Kaspersky Labs is reporting a massive increase in brute force attacks against Microsoft’s RDP protocol since the beginning of March, coinciding perfectly with coronavirus lockdowns and increased numbers of people working from home.

Brute force attacks are decidedly blunt in their approach: Rather than try to sneak in a backdoor or bypass security, a brute force attack simply tries logging in to a system with a known username and all possible passwords.

Attacks like these are all about numbers: Try enough password combinations on enough systems with enough different usernames and you’re bound to get through sometime. With the COVID-19 outbreak sequestering potentially millions of people at home, attackers have a playground to choose from.

“As far as we can tell, following the mass transition to home working, they logically concluded that the number of poorly configured RDP servers would increase, hence the rise in the number of attacks,” Kaspersky Labs said in a blog post.

SEE: Cybersecurity: Let’s get tactical (free PDF) (TechRepublic)

According to Kaspersky, the target of these attacks has mostly been Microsoft’s RDP, which it calls one of the most popular application-level remote access protocols available. RDP is used to remote connect to Windows computers and servers, and if an attacker manages to find one of the poorly secured RDP servers they’re seeking it could mean a breach of massive proportions.

Coronavirus lockdowns have been cybersecurity nightmares for businesses. Scams targeting remote workers, malicious coronavirus-themed apps are appearing on Google Play, and Dark Web operators are even offering discounts on software suites designed for cybercrime.

Remote workers are by nature less protected than those operating inside enterprise networks, and home Wi-Fi is one of the reasons cited for an increase in data breaches happening since COVID-19 lockdowns went into effect.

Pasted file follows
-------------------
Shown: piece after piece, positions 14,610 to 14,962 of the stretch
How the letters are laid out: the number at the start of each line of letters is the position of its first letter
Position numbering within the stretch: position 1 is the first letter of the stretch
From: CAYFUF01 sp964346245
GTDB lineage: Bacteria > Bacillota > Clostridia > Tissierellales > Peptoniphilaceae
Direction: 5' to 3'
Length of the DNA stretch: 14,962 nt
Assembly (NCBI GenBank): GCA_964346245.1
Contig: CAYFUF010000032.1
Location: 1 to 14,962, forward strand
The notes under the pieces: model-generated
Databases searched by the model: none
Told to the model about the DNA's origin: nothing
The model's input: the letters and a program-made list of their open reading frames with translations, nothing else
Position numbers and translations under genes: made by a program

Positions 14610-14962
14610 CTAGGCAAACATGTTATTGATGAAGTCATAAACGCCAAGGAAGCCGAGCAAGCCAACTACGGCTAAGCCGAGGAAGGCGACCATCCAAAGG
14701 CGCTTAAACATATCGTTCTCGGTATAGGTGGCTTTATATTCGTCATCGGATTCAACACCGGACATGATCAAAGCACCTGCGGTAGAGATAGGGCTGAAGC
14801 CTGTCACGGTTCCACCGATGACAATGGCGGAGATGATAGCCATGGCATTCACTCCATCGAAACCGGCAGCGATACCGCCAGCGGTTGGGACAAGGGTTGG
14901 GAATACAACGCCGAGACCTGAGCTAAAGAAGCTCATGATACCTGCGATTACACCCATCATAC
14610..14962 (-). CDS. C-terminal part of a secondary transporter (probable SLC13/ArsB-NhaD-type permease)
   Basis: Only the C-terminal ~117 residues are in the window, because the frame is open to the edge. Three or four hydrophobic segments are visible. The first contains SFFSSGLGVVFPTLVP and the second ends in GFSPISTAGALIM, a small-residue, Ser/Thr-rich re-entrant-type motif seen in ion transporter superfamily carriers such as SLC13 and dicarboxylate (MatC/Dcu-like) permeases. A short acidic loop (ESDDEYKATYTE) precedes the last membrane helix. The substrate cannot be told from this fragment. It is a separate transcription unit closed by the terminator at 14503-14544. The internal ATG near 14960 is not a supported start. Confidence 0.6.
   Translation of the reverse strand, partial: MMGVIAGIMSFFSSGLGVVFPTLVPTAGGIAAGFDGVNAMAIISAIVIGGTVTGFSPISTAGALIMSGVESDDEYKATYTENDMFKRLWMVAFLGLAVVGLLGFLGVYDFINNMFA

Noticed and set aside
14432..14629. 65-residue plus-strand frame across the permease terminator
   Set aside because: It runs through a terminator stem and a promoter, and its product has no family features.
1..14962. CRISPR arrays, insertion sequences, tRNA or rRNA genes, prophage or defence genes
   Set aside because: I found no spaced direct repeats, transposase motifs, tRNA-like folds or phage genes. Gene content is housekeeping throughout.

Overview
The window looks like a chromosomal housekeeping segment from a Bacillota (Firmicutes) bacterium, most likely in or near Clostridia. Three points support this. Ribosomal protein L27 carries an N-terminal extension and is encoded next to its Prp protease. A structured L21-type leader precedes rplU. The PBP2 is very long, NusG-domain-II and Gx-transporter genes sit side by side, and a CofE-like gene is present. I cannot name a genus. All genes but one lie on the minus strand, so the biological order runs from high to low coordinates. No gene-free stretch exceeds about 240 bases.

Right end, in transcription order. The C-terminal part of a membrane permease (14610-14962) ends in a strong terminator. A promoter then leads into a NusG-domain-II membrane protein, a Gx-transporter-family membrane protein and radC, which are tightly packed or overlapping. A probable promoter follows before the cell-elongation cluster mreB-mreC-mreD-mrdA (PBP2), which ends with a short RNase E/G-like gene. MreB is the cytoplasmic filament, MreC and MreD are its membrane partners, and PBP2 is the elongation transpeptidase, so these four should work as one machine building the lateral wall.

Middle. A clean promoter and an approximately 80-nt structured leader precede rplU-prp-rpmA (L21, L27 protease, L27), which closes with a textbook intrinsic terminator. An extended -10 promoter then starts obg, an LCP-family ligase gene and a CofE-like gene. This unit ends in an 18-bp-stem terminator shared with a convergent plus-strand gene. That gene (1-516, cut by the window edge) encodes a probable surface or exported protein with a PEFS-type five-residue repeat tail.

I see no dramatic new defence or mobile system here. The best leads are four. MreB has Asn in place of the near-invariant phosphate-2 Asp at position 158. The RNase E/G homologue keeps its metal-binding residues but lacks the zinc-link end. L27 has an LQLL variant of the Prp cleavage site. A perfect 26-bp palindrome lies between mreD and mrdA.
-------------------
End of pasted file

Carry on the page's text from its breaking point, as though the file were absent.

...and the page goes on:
Brute force attack threats against RDP and similar systems are just one more headache for cybersecurity professionals to worry about in the coming weeks and months until (if ever) workers return to offices.

Kaspersky Labs said that Microsoft RDP users aren’t the only ones that have to worry, either: VNC, another popular remote access system, was found by Kaspersky to have 37 different vulnerabilities in late 2019, several of which Kaspersky said have yet to be fixed.

Regardless of which remote access platform you and your organization is using, Kaspersky Labs gives the following security recommendations:

  • Closely monitor applications being used on company assets, and update apps whenever new versions are released,
  • Train employees on proper remote-work cybersecurity protocols and best practices,
  • Segment company resources and require users to have different passwords to access different systems,
  • Encrypt devices wherever possible,
  • Make sure critical systems are backed up and disaster recovery protocols are in place and tested,
  • Install security software on all company assets, and be sure there’s also software installed to track and remotely wipe computers that are stolen.

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